1990s Alien Drama Roswell Is Getting A Reboot With An 'Immigrant Twist'

Image: WB

Get out your bottles of hot sauce, Roswell fans -- the cult-beloved WB drama about photogenic aliens in you-know-which New Mexico town is making a return. It's heading to the CW with a new script from Carina MacKenzie, producer of Vampire Diaries spin-off The Originals.

Roswell ran from 1999 to 2002 (its final season moved from the WB to UPN), and racked up a small but devoted fan base that famously showed its support for the show by shipping bottles of Tabasco -- the condiment favoured by its extraterrestrial teens -- to network execs. The original show was based on the Roswell High YA book series, and was developed by Jason Katims (whose resume now includes shows like Friday Night Lights and Parenthood). As it progressed, it shifted its focus from high-school relationship drama to science fiction elements, even bringing in Ronald D. Moore (Battlestar Galactica, Star Trek: The Next Generation) to beef up its genre cred.

According to The Hollywood Reporter, MacKenzie's take on the story is updated, aimed at a slightly older audience, and has "an immigrant twist," as you can see from the full description:

"After reluctantly returning to her tourist-trap hometown of Roswell, New Mexico, the daughter of undocumented immigrants discovers a shocking truth about her teenage crush who is now a police officer: he's an alien who has kept his unearthly abilities hidden his entire life. She protects his secret as the two reconnect and begin to investigate his origins, but when a violent attack and long-standing government cover-up point to a greater alien presence on Earth, the politics of fear and hatred threaten to expose him and destroy their deepening romance."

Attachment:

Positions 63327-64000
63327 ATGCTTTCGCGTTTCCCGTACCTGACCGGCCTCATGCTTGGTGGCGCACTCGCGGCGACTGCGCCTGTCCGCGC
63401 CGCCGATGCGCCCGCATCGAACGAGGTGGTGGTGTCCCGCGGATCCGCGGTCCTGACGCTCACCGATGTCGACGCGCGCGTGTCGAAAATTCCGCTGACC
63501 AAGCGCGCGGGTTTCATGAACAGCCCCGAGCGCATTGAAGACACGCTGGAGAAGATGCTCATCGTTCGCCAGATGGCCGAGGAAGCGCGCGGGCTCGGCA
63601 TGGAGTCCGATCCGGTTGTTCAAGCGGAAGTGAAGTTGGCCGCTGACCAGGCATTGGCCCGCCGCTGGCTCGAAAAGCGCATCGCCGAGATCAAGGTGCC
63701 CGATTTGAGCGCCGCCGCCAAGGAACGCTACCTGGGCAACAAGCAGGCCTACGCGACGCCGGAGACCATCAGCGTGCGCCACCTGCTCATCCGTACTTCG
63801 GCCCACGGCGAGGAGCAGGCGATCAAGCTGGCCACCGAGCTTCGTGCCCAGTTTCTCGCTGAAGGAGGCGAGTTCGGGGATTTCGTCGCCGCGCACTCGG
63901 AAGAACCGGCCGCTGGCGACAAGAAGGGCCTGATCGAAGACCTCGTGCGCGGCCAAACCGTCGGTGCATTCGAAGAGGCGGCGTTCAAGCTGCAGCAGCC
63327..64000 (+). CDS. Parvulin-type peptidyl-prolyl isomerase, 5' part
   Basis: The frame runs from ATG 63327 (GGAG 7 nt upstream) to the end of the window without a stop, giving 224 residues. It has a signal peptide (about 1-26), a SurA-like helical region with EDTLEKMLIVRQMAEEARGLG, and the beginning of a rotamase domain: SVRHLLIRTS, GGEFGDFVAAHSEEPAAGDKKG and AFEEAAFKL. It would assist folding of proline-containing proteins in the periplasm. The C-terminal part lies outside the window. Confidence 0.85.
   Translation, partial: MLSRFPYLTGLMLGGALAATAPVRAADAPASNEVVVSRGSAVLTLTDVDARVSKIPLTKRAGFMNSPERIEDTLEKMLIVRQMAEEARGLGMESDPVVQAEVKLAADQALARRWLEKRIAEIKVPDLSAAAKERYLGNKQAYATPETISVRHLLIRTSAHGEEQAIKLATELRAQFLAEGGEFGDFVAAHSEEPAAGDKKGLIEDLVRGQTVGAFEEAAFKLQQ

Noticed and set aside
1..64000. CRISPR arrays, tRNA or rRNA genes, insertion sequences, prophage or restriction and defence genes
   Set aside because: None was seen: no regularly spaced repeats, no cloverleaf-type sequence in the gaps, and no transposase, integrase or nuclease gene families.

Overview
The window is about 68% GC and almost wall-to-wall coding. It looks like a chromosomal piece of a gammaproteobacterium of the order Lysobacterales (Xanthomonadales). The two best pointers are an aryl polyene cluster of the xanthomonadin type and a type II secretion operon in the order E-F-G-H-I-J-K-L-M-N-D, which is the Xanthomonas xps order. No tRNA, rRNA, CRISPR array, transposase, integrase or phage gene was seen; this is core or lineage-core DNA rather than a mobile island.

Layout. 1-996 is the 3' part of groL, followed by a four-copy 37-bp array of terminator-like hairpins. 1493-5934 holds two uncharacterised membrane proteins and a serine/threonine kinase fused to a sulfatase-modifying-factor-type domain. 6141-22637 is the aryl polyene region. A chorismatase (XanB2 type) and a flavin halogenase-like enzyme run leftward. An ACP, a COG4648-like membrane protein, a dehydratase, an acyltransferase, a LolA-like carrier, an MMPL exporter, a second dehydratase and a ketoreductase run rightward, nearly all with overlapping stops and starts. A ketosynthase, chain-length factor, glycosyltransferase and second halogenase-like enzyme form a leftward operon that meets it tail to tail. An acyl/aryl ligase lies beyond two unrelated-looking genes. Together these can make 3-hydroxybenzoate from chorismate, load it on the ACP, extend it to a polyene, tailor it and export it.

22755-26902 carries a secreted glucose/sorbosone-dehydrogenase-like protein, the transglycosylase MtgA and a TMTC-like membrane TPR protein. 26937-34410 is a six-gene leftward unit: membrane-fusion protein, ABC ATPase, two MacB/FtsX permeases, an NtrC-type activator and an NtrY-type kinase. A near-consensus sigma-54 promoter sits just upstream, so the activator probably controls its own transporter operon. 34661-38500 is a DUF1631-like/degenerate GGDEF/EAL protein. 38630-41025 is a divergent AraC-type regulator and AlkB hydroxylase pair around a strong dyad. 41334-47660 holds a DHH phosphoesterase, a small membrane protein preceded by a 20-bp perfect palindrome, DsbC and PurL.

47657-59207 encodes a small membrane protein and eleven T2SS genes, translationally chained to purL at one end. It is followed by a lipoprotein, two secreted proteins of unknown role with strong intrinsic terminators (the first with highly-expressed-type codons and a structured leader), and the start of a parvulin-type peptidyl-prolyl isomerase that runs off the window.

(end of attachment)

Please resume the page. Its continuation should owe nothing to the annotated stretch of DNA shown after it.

It's clear that the different interpretations of what it means to be an "alien" will be an important theme; the fact that the main character reconnects with her teenage crush means that maybe we'll get some Roswell High flashbacks, too. Also: the potential for X-Files style alien and government conspiracies galore, if all that romance doesn't get in the way. There's no word yet on when this new take on Roswell might hit the airwaves.

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